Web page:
AITA won’t back off, neither will Apollo
AITA secretary, Anil Khanna takes his federation’s stance against Apollo Tyres further by telling a press conference, “We don’t see Apollo getting India a Grand Slam champion, reports HT Correspondent.tennis Updated: Sep 29, 2008 23:52 IST
AITA secretary, Anil Khanna took his federation’s stance against Apollo Tyres further by telling a press conference on Tuesday, “We don’t see Apollo getting India a Grand Slam champion. We have a fair idea what has been done so far.” The AITA has issues with the company’s Mission 2018 tennis junior development programme.
Reiterating what was printed in HT on Monday, Khanna said: “What we want to know is whether the 10 crores per annum being spent is actually going towards the creation of a champion. My concern is whether Apollo has a roadmap in hand to get to their goal which is being splashed all over the magazines and TV.”
On the query as to why AITA was bothered if Apollo was taking an initiative and gaining publicity through advertisements, Khanna said: “We have nothing against them but the way they are advertising should stop.” In response to the AITA salvo, Apollo fired one of its own. “As a corporate, we are answerable to our shareholders, the Board and the children who are being trained. We are not bound to give spending details,” Avik Chattopadhyay, Apollo spokesperson, told PTI.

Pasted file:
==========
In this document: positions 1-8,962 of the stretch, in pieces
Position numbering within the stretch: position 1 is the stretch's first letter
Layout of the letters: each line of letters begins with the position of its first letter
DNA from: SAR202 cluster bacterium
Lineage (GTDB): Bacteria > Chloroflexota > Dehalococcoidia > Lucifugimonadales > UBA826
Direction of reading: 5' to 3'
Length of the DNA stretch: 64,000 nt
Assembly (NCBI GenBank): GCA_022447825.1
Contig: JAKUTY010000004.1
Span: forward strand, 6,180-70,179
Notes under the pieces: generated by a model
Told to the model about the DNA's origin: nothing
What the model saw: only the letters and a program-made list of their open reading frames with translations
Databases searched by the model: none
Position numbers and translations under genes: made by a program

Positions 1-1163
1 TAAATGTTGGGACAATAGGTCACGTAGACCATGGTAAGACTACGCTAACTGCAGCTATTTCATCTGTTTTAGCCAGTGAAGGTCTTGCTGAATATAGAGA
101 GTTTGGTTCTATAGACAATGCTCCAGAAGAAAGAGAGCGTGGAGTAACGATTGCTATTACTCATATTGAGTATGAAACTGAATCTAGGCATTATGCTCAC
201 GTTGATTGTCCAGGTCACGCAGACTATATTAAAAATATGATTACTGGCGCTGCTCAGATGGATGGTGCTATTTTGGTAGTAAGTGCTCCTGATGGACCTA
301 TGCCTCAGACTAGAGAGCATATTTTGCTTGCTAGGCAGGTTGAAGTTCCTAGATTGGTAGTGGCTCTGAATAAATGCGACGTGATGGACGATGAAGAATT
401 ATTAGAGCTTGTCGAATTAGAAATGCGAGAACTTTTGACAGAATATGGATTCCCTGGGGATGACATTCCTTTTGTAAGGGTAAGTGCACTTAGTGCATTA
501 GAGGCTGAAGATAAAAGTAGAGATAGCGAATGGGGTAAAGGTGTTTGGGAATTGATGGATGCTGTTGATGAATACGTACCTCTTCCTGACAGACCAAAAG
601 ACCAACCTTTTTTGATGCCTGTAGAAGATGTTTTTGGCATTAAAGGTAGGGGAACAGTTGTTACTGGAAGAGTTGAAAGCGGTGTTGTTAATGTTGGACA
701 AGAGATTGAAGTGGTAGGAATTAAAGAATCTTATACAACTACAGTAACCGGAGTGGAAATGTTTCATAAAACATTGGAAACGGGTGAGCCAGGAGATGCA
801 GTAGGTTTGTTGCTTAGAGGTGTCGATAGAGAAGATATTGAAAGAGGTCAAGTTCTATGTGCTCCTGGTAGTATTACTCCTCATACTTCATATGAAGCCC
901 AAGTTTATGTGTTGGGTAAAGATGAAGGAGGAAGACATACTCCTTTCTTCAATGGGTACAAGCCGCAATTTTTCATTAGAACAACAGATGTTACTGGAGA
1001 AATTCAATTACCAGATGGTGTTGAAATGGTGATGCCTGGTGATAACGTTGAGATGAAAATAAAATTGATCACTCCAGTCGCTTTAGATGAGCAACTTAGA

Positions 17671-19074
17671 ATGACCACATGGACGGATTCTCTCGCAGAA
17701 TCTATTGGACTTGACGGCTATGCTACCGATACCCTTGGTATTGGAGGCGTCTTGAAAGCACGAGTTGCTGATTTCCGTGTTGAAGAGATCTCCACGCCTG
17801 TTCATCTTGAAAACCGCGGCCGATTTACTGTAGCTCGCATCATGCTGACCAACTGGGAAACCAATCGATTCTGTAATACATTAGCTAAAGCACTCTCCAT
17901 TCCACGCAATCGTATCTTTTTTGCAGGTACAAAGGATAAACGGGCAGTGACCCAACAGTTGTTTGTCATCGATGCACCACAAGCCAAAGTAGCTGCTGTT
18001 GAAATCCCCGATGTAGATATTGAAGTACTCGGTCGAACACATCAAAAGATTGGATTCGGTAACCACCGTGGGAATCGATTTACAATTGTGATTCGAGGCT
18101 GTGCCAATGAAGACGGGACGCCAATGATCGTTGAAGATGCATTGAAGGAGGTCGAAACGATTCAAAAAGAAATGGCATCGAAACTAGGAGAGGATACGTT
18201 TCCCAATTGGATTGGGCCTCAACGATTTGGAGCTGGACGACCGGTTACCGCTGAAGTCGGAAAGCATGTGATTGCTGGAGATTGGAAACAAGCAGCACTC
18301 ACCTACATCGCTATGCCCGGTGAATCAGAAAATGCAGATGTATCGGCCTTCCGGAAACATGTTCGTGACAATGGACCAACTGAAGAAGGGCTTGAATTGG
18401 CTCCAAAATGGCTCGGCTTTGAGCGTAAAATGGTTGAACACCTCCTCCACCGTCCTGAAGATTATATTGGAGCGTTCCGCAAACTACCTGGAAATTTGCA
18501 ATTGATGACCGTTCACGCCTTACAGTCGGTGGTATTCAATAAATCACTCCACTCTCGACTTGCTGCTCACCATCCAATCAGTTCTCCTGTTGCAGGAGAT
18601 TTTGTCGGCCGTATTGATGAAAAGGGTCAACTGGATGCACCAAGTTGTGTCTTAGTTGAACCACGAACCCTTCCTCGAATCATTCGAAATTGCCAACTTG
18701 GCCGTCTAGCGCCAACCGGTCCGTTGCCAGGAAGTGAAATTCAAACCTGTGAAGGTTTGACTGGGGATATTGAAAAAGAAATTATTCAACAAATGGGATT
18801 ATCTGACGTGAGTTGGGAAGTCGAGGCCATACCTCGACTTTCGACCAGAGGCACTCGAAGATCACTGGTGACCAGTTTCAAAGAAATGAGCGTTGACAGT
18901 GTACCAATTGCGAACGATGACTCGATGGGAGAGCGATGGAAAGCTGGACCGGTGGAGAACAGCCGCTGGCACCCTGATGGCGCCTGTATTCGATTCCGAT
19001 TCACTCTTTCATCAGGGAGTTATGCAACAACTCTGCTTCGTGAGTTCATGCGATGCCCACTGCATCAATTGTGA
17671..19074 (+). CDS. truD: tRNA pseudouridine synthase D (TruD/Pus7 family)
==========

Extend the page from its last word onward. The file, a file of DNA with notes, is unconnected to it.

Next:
Khanna insisted that Mahesh Bhupathi was not the target of the federation’s ire though there have been enough indications to the contrary in the past. Khanna also looked to protect his turf by trying to check the movement of players from less professional setups to better training regimes. “We are coming up with many academies and we want poaching to stop,” he said alluding to the moving away of Saurabh Singh from Khanna’s DLTA to Apollo programme.
Despite its abysmal record of trying to nurture juniors, Khanna insisted that Apollo should meet AITA so that it could guide corporates on “spending money judiciously”. The AITA secretary went on to outline the formula: “It is in the best interest of tennis that all organisations willing to spend money on the sport join hands.” Khanna was on the dot when he pointed out that money alone cannot produce players and that a pyramid structure was essential. That’s exactly the structure that AITA has been unable to build in its existence of over 60 years.